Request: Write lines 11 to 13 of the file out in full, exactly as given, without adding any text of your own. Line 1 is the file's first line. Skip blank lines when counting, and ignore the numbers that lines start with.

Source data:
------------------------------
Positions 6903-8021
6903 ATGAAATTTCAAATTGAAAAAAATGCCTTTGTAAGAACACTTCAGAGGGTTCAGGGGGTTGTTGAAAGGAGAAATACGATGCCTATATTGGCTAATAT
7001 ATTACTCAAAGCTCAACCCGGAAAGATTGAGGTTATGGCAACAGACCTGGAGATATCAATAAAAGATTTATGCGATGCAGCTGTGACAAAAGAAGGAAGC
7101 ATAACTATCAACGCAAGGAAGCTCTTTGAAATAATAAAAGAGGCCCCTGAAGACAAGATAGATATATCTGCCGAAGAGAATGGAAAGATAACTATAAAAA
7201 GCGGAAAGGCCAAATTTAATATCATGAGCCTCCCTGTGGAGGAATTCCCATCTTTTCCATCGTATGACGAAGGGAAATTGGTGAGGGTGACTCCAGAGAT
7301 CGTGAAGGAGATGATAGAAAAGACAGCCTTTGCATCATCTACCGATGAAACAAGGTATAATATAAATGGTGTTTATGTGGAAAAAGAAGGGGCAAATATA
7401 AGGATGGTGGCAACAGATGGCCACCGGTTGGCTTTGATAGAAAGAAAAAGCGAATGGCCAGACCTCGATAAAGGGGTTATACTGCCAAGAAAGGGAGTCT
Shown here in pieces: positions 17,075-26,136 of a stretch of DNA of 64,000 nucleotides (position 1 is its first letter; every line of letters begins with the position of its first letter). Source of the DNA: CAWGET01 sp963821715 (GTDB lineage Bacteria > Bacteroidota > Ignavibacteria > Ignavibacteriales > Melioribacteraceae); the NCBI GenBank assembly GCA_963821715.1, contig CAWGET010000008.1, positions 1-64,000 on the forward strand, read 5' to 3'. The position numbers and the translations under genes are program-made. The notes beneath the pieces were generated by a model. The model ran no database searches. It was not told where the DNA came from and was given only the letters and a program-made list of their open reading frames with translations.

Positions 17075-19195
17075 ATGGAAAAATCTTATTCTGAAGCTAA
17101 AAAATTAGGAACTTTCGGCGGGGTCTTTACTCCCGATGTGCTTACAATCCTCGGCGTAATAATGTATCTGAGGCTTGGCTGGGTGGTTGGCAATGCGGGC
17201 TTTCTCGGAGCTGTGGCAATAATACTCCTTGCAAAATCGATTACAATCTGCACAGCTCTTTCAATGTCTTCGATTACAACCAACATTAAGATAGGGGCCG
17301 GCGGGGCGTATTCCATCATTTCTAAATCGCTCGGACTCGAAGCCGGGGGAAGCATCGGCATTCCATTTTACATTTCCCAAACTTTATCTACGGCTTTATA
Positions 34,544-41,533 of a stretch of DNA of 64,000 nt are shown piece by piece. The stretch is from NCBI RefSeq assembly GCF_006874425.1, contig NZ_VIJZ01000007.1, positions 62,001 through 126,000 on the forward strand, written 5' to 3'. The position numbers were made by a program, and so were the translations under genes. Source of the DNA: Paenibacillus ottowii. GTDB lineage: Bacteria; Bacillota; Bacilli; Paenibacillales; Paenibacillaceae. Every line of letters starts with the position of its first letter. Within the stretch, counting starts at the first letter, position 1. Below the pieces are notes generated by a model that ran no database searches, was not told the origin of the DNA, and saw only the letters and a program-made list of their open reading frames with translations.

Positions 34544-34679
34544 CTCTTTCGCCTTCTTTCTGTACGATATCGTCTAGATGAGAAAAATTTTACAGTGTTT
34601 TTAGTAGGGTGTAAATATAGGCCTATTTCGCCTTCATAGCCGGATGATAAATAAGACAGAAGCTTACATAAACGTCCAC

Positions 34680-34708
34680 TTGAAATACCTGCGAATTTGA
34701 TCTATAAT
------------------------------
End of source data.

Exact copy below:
17101 AAAATTAGGAACTTTCGGCGGGGTCTTTACTCCCGATGTGCTTACAATCCTCGGCGTAATAATGTATCTGAGGCTTGGCTGGGTGGTTGGCAATGCGGGC
17201 TTTCTCGGAGCTGTGGCAATAATACTCCTTGCAAAATCGATTACAATCTGCACAGCTCTTTCAATGTCTTCGATTACAACCAACATTAAGATAGGGGCCG
17301 GCGGGGCGTATTCCATCATTTCTAAATCGCTCGGACTCGAAGCCGGGGGAAGCATCGGCATTCCATTTTACATTTCCCAAACTTTATCTACGGCTTTATA